Lenten Ponderings—NUNYA!?

Lenten Ponderings—NUNYA!?

Remember back in the day hearing “Nunya!” when someone thinks someone else is getting into their “business” (YOU were probably too polite to say something like this…).  Or the more clear version, “None of your business!,” or as my sister in her ever loving and sweet way would sometimes put it, “None of your bees wax!” (no idea where she got that one!).  Maybe it was just a Florida thing, but behind this button that was too often pushed, is the sense that it’s a terrible sin for somebody else to get into my “bidness.”

But does what might make some sense in a secular kind of way really make sense for Jesus kind of people?  We often recognize how the Jesus way is countercultural in our offertory prayer with the ancient words, “All that we have and all that we are, are gifts from You, O Lord.”  We sometimes use the term “surrendering” ourselves and all we have to Jesus when we come to faith—think of the classic hymn words “I surrender all… all to Jesus I surrender, I surrender ALL.”  Are they just nice, sentimental words, or do we really mean it?

So while it MIGHT be appropriate for a Jesus person to exclaim “Nunya!” to the nosey neighbor, the overstepping boss, the “friend” who’s trying to be too helpful (though it might be a little crass and childish!), would it ever be appropriate to tell Jesus “Nunya!”—if even in a more reverent and spiritual way– perhaps to the tune of “I Surrender All”—“Not your business, not your business, I just give my soul…”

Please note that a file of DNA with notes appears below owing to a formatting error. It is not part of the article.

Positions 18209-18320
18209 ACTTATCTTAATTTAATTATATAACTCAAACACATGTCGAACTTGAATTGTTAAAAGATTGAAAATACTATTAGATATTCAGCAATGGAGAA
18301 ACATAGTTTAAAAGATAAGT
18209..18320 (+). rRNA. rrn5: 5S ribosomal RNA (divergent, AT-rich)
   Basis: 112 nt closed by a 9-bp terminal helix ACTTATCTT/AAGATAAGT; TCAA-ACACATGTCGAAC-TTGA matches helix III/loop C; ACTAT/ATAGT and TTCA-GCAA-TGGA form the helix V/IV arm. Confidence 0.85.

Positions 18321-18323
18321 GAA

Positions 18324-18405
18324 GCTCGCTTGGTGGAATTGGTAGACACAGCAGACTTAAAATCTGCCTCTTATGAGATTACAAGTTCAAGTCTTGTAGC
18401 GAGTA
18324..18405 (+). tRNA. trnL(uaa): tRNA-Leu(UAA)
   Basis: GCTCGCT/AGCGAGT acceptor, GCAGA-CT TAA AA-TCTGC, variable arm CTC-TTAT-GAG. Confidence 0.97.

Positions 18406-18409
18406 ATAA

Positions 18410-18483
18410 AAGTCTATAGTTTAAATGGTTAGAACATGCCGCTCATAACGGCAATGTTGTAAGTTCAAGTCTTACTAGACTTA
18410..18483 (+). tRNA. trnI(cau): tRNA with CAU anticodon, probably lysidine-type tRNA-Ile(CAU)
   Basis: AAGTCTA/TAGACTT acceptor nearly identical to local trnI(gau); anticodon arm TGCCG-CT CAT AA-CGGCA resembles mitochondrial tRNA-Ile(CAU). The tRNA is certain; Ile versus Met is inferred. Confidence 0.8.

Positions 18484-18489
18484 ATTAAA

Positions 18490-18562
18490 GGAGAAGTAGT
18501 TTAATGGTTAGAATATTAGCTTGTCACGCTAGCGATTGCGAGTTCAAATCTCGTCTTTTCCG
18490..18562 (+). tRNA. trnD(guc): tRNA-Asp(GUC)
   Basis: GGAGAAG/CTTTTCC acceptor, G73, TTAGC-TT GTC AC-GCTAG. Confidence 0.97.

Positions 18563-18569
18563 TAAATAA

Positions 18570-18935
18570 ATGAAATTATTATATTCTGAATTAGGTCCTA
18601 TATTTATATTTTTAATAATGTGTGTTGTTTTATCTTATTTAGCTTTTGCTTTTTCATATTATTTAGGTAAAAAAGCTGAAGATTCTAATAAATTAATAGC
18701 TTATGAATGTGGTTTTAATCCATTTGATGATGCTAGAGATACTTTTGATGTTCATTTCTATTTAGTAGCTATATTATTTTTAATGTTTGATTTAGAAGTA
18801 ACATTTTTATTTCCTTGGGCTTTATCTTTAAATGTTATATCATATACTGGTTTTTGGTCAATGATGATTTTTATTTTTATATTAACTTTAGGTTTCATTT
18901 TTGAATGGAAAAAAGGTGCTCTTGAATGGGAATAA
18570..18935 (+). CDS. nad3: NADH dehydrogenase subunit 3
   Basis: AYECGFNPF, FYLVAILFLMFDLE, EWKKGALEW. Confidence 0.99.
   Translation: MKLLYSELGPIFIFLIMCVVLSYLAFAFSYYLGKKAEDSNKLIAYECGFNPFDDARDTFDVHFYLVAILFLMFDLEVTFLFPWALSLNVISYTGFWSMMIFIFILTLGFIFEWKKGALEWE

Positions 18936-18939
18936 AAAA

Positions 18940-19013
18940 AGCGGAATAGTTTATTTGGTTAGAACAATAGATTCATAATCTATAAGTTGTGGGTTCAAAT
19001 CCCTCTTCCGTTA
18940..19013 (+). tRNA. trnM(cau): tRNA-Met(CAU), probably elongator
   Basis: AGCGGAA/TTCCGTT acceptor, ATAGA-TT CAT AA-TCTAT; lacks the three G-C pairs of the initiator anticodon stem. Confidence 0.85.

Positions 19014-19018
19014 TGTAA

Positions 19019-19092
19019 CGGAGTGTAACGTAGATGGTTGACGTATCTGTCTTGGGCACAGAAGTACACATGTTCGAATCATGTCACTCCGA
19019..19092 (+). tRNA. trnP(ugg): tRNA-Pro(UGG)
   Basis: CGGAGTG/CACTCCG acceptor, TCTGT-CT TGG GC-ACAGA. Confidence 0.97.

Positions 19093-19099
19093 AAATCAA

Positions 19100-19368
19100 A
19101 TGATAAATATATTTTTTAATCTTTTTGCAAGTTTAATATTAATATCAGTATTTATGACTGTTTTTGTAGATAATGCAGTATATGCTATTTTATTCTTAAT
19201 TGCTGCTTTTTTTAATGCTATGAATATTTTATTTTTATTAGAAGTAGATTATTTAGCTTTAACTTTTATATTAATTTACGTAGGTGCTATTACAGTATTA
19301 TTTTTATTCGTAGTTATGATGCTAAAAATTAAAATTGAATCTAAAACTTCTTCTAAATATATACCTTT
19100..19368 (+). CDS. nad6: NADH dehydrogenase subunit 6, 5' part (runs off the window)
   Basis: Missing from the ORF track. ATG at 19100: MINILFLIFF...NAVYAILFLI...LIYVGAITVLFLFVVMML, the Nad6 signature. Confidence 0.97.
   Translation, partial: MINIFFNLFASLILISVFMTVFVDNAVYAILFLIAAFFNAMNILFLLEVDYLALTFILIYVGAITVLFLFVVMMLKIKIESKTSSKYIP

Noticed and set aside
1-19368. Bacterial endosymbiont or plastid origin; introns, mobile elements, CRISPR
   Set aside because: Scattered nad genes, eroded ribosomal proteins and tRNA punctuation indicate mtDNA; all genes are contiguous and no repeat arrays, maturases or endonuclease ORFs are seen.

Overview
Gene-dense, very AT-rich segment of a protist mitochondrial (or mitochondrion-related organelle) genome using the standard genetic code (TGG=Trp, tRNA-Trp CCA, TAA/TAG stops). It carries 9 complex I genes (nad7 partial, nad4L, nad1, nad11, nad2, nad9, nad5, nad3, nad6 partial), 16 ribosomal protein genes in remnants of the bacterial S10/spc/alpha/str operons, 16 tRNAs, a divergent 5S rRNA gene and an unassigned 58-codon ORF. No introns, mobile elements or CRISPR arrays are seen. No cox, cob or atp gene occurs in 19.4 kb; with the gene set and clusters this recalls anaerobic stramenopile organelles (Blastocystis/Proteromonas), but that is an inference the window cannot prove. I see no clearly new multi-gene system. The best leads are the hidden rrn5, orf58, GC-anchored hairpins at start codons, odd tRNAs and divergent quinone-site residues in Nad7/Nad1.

I don’t think so.  At least not how I read the Gospels.

To put it in more religious terms, you might say that when I first decide to try to trust Jesus is when I find salvation, a point sometimes called justification.  But the life-long process of growing in faith, of discipleship, of entrusting more and more of my life to Jesus, is what’s called sanctification, or sometimes in Methodist language, “moving on to perfection.”

Which is why we are offering Financial Peace University—starting this Sunday in fact!  Financial Peace is certainly about helping people better manage money, so is a great resource for our community, and can be offered to your friends and neighbors regardless of church affiliation.  But is it really about how we’re managing “our” money–because what I do with MY money is “none of your bees wax!”?  Or, if as a Jesus person, “I surrender all,” does that mean I finally realize that MY money is not really mine at all, but resources God has entrusted into my hands to see how I can use them to bless my little corner of the world?

Hope to see you Sunday—starting about noon with lunch provided!  Pastor Jim

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